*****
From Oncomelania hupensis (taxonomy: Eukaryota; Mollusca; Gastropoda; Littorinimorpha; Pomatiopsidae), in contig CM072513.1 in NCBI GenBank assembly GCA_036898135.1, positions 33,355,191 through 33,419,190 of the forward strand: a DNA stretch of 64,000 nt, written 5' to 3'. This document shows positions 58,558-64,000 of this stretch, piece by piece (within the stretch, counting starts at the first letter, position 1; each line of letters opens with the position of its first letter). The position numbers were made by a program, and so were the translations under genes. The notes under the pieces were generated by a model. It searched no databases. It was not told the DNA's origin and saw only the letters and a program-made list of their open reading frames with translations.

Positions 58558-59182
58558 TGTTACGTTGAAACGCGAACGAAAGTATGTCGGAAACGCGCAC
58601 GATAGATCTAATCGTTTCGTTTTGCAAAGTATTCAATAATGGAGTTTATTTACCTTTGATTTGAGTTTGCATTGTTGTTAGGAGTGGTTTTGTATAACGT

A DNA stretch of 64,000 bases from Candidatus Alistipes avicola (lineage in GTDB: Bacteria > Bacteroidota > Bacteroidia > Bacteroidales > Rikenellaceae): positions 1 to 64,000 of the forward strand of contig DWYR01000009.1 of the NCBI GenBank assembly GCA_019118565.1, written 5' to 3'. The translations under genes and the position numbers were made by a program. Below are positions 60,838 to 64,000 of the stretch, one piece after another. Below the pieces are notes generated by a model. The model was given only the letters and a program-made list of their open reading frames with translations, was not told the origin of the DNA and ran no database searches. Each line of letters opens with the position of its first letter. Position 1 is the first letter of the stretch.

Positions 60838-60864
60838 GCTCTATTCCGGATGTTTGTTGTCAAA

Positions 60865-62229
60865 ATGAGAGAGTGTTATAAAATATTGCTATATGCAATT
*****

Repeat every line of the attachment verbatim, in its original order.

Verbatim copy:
From Oncomelania hupensis (taxonomy: Eukaryota; Mollusca; Gastropoda; Littorinimorpha; Pomatiopsidae), in contig CM072513.1 in NCBI GenBank assembly GCA_036898135.1, positions 33,355,191 through 33,419,190 of the forward strand: a DNA stretch of 64,000 nt, written 5' to 3'. This document shows positions 58,558-64,000 of this stretch, piece by piece (within the stretch, counting starts at the first letter, position 1; each line of letters opens with the position of its first letter). The position numbers were made by a program, and so were the translations under genes. The notes under the pieces were generated by a model. It searched no databases. It was not told the DNA's origin and saw only the letters and a program-made list of their open reading frames with translations.

Positions 58558-59182
58558 TGTTACGTTGAAACGCGAACGAAAGTATGTCGGAAACGCGCAC
58601 GATAGATCTAATCGTTTCGTTTTGCAAAGTATTCAATAATGGAGTTTATTTACCTTTGATTTGAGTTTGCATTGTTGTTAGGAGTGGTTTTGTATAACGT

A DNA stretch of 64,000 bases from Candidatus Alistipes avicola (lineage in GTDB: Bacteria > Bacteroidota > Bacteroidia > Bacteroidales > Rikenellaceae): positions 1 to 64,000 of the forward strand of contig DWYR01000009.1 of the NCBI GenBank assembly GCA_019118565.1, written 5' to 3'. The translations under genes and the position numbers were made by a program. Below are positions 60,838 to 64,000 of the stretch, one piece after another. Below the pieces are notes generated by a model. The model was given only the letters and a program-made list of their open reading frames with translations, was not told the origin of the DNA and ran no database searches. Each line of letters opens with the position of its first letter. Position 1 is the first letter of the stretch.

Positions 60838-60864
60838 GCTCTATTCCGGATGTTTGTTGTCAAA

Positions 60865-62229
60865 ATGAGAGAGTGTTATAAAATATTGCTATATGCAATT